The authorities argued that there is no armed conflict in Guinea. Mr. Diakite, however, highlighted that he participated in anti-governments movements there and claimed that his return to the country would result in repression and violence towards him.
The complainant alleged that the Belgian authorities handling his case wrongly used the definition of "armed conflict" derived from international humanitarian law. The complainant considered that in the case of the EU Directive, the term should have an autonomous character and be defined independently. The Court of Justice of the European Union agreed with him. In the opinion of the CJEU, the Union legislature's intention was to grant subsidiary protection not only in the case of international or non-international armed conflicts, as defined in humanitarian law, but also in the case of internal armed conflict, assuming that these conflicts are characterized by so-called “indiscriminate violence." In the opinion of the CJEU, humanitarian law and the system of subsidiary protection provided by the Directive pursue different objectives and bring clearly distinct mechanisms of protection. While the purpose of humanitarian law is primarily to ensure the protection of civilians in conflict zones by reducing the negative effects of the war, the EU law focuses on granting international protection of civilians outside a particular conflict zone. The concept of armed conflict in international humanitarian law is also closely related to criminal sanctions. Such a relationship does not occur in the case of the EU Directive. Due to the different nature of the EU Directive on international protection and international humanitarian law, the term “armed conflict” in EU law should be understood in accordance with its usual meaning in everyday language. With an “armed conflict," therefore, we consider situations where there are clashes between the security forces of the state and one or more armed groups, or where clashes between two or more armed groups occur. Subsidiary protection should be granted when clashes pose a serious and individual threat to the life or physical integrity of the applicant.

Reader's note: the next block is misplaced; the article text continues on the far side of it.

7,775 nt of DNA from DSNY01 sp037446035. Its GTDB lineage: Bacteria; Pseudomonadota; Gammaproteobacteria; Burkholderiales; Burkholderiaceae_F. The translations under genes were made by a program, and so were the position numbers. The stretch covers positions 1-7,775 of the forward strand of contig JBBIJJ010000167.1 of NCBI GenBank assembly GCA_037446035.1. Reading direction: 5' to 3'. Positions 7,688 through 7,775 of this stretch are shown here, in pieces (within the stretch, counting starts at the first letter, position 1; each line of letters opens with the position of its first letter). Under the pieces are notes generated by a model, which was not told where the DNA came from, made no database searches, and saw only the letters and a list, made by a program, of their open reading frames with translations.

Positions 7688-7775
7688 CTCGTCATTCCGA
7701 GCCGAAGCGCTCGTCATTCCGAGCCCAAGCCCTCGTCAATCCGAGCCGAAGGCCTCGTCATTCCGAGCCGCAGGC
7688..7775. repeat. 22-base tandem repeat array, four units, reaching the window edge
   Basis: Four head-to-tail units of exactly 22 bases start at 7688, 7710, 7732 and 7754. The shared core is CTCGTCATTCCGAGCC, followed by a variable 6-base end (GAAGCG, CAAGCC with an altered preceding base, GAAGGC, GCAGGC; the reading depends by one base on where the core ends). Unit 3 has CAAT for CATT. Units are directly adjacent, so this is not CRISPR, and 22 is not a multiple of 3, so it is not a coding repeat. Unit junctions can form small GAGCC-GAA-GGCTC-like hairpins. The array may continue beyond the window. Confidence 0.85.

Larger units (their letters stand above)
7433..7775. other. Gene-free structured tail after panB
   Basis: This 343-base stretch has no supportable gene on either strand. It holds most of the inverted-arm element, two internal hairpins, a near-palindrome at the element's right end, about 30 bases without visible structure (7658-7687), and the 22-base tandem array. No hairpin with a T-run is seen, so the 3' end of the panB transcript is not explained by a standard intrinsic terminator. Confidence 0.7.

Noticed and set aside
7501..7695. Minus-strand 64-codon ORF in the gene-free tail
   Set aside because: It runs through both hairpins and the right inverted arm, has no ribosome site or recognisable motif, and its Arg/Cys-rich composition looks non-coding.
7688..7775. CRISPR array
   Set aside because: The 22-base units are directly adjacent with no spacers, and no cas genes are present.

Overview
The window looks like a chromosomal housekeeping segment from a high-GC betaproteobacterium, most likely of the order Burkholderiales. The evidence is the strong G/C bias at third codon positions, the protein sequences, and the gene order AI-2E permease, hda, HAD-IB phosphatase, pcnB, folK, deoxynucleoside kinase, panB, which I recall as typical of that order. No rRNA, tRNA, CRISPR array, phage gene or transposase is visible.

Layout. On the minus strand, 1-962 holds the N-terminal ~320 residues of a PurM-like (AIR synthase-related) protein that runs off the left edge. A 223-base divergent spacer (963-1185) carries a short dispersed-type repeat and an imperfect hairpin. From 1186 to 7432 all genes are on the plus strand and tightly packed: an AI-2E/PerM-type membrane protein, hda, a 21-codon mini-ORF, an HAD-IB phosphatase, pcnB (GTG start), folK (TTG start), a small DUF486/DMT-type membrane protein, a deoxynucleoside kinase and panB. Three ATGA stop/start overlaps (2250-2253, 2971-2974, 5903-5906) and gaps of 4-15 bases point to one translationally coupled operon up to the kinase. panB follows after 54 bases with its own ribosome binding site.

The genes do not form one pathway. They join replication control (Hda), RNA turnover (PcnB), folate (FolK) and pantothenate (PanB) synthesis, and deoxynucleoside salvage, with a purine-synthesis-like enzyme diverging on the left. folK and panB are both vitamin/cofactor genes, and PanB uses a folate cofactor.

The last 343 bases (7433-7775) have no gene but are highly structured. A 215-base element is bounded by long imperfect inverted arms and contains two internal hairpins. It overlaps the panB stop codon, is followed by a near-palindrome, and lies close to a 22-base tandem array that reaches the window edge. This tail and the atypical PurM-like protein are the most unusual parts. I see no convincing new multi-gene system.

The more the applicant is able to show that he is specifically affected, the lower the level of indiscriminate violence required for him to be eligible for subsidiary protection.
(Case: C‑285/12, Aboubacar Diakité v Commissaire général aux réfugiés et aux apatrides)